The Chosen by Chaim Potok


In the beginning, it was difficult to see where the author was going with the story.  I read four chapters before I understood the plot.

The setting of the story is Brooklyn, New York, during the early 1940’s.  The main characters are teenage boys named Danny and Reuven.  Both boys come from Jewish families; however, Danny is an ultra-orthodox Jew and his father would normally not allow Danny to hang out with Reuven.

The boys got to know each other after a baseball game.  Reuven was pitching and Danny hit the ball straight into Reuven’s face.  Since Reuven was wearing glasses, he needed surgery to remove glass from one of his eyes.

Danny felt horrible about the accident and would visit Reuven at the hospital.  At first Reuven had no desire to befriend Danny, but Reuven’s father thought it was important for the boys to become friends.  He told Reuven, “The Talmud says a person should do two things for themselves.”  The first was to find a teacher and the second was to find a friend.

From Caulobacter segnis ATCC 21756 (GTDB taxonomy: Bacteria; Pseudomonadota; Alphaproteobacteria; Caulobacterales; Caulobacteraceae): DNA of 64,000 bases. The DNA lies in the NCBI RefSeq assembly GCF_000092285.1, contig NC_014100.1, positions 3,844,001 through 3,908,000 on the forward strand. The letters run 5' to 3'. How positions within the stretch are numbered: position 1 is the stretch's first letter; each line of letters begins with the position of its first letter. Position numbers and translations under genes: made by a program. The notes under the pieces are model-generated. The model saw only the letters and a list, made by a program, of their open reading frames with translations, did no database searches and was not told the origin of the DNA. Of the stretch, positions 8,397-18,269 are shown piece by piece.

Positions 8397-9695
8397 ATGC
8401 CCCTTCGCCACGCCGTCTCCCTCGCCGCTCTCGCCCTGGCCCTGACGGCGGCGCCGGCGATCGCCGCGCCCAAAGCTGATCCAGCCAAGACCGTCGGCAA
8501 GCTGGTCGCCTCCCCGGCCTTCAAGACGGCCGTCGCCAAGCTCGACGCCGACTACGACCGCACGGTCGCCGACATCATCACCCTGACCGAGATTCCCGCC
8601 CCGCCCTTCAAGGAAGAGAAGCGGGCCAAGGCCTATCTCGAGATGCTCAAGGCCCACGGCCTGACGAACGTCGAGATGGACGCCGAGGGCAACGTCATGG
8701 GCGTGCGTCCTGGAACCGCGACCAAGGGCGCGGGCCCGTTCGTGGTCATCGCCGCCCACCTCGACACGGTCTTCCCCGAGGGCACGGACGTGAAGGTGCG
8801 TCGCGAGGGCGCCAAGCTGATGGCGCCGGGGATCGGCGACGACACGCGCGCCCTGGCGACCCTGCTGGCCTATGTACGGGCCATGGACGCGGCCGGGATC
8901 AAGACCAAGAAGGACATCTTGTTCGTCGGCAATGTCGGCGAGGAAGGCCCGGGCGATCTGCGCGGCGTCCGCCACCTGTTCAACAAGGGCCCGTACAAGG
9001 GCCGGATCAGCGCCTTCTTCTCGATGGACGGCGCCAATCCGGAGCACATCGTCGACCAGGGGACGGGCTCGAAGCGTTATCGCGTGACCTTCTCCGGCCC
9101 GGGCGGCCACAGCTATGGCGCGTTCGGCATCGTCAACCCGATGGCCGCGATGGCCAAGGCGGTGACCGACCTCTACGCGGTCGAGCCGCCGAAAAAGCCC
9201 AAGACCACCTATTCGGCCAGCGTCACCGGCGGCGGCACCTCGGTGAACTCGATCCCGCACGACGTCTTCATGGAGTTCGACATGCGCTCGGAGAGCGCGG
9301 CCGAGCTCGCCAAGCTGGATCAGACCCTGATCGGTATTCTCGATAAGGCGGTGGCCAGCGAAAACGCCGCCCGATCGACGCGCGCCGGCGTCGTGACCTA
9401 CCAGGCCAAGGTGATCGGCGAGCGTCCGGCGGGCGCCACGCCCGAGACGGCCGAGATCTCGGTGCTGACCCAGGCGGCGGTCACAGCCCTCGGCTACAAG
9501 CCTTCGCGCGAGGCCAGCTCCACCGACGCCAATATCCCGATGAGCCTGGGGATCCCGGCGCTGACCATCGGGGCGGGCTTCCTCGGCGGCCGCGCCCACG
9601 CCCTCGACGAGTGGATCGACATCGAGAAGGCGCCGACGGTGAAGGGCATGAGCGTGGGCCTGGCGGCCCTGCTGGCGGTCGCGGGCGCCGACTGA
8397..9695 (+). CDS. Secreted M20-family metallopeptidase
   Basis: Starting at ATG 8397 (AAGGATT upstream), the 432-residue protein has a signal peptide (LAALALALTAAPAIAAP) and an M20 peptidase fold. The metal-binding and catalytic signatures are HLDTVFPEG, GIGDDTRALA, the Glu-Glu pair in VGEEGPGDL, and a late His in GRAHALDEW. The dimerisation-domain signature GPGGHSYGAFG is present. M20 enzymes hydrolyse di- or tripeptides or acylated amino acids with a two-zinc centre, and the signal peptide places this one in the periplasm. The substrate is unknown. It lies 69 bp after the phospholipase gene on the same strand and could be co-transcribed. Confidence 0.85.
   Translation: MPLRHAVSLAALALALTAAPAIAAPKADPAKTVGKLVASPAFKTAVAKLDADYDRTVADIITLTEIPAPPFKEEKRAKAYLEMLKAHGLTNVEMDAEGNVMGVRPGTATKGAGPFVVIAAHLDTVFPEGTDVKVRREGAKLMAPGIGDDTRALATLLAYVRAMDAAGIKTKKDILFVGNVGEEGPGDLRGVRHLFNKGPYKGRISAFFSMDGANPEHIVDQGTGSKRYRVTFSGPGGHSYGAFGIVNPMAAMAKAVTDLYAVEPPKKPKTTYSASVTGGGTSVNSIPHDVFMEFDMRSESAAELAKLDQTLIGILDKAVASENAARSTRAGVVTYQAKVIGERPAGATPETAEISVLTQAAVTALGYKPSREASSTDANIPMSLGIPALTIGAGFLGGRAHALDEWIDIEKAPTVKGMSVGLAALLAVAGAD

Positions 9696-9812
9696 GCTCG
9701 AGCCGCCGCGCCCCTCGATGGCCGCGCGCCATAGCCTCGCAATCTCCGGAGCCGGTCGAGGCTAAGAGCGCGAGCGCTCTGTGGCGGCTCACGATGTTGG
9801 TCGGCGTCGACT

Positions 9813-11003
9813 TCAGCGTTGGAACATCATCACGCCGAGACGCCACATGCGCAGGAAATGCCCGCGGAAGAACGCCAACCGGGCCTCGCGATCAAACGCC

Eventually, a friendship developed between the boys.  It required a lot of work and things didn’t always go smoothly.

The story teaches us a lot about the benefits of friendship and the importance of maintaining a friendship even when it is difficult.

Even though the book had a slow start, I did enjoy reading it and gained some perspective on the value of friendships.


The Extraordinary Adventures of Alfred Kropp – Book Review


Alfred Kropp was a classic underachiever.  Alfred’s family life was difficult.  His father split before Alfred was born and his mother died of cancer while Alfred was a teenager.  However, Alfred was destined for greatness.

Alfred learns the truth about his father, while helping a modern day knight retrieve Excalibur.  Alfred steps up to the challenge and becomes a hero.

I thought the story was very interesting and there were several twists that kept my attention.  The main characters seemed personable.  I could relate to their feelings about the circumstances surrounding them.

I give the book an A+